"Pilot's discretion" gives us some really useful options if we know how to use it.
Are you an aviation enthusiast or pilot? Sign up for our newsletter, full of tips, reviews and much more! “Descend and maintain” is such a staple of IFR communications, it might as well be a single word. Yet there are times when that’s the last thing you want to do. Maybe those clouds are bumpy, and more »
Instrument pilots have a thing for regulatory minutia. An information morsel you’ll often hear repeated is “being able to descend to 100 feet AGL when you can see only the approach lights.” That’s too bad, because it belittles a beautiful piece of information design by turning it into a gouge for aviation trivia night. It’s more »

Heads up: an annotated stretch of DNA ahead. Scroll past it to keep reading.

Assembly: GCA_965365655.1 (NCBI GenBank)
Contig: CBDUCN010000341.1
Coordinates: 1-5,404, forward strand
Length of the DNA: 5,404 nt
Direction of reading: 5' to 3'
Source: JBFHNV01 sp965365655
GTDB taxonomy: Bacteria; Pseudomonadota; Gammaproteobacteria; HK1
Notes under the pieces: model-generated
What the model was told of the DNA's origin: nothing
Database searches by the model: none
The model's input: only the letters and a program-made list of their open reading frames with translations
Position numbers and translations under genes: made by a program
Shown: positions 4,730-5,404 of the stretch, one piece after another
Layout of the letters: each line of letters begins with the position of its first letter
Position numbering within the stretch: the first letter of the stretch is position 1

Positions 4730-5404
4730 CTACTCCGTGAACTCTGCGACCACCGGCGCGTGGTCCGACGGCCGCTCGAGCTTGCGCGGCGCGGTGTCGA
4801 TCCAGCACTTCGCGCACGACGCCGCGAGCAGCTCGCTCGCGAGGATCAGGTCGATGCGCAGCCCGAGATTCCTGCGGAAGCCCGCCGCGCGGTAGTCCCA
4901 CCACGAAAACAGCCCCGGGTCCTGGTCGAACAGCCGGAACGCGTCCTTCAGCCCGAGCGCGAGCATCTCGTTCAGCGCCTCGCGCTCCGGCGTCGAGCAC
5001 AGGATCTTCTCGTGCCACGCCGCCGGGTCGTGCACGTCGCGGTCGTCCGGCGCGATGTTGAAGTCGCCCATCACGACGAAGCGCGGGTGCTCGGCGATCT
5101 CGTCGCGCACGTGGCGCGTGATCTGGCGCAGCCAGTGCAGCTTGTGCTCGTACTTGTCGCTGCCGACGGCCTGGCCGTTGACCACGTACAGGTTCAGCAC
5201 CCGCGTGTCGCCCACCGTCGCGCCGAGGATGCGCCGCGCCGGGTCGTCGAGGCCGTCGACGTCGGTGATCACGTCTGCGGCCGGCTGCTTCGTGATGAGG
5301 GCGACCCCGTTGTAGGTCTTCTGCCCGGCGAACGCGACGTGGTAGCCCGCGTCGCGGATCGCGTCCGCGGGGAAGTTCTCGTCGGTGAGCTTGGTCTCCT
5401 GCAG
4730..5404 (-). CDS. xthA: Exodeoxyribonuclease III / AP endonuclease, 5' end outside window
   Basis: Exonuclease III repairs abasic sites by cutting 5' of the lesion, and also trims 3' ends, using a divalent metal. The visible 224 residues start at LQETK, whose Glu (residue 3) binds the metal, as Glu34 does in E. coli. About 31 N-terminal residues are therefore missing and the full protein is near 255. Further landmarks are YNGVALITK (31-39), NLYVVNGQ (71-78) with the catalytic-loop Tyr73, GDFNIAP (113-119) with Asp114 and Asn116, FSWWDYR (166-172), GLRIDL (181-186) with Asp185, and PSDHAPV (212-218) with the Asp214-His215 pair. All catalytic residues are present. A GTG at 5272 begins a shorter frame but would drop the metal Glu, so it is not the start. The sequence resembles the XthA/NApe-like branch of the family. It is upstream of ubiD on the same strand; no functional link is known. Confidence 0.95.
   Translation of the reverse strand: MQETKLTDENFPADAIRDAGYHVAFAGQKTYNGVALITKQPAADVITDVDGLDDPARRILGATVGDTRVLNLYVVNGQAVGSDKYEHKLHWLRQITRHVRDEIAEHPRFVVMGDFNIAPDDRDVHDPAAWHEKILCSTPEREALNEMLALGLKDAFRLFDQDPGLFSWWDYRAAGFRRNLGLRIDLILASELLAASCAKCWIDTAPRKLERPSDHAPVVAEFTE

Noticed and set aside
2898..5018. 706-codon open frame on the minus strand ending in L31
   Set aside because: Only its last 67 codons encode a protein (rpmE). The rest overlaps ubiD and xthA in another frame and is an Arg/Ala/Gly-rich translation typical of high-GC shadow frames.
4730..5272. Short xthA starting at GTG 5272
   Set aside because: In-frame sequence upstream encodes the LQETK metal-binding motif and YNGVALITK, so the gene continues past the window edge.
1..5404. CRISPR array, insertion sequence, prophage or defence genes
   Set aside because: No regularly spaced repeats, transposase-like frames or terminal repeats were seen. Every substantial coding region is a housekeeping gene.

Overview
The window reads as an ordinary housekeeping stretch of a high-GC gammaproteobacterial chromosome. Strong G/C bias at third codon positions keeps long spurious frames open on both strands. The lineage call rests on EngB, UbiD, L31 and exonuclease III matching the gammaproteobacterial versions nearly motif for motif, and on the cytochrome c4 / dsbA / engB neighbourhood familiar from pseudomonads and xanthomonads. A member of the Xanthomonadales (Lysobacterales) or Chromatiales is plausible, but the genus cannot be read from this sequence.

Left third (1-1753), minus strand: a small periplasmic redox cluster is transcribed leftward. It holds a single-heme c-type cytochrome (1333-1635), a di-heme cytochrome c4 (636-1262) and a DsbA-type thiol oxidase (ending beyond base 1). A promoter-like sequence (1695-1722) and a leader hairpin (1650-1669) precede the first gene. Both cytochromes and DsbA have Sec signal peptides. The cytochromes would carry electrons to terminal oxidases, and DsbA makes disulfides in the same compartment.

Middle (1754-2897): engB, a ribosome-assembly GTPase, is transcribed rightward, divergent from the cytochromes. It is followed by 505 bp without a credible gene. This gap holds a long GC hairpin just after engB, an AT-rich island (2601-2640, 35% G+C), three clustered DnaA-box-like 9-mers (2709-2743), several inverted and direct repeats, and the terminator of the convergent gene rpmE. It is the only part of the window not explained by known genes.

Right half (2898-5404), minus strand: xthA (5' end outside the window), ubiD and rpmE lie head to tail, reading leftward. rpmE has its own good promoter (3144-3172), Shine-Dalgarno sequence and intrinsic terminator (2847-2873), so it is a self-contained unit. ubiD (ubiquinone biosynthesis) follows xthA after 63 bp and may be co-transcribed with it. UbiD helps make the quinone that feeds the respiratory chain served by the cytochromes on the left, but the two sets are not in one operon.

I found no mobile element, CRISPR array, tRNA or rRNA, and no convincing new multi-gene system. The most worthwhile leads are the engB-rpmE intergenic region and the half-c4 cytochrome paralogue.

Some tips to cut risk when you descend on an approach
Back in the day, vertical guidance on final approach was reserved for the Cadillac approaches, which almost always meant an ILS. Airports whose tax base or FAA grant status didn’t cut it were stuck with non-precision approaches. Without vertical guidance, we’d cross a fix and step down to the next altitude, fix after fix, until more »
Planning a departure alternate before leaving the ground can make all the difference in an emergency
I’m paranoid about emergencies on IFR departures. Maybe it’s because I’ve had four attitude indicator (AI) failures in flight, twice in IMC. One of those was even a certified primary flight display (PFD) from a major manufacturer, so don’t assume glass panels are immune. Indulge me in the retelling of one of those to illustrate more »
I never liked the saying, “Plan the flight and fly the plan.” Most GA flying requires bending the plan to fit the reality of the moment—or ends with the breaking of something valuable. When the aircraft capabilities are limited and crew resource management consists of talking to oneself, flexibility is king. Flexibility flows from a more »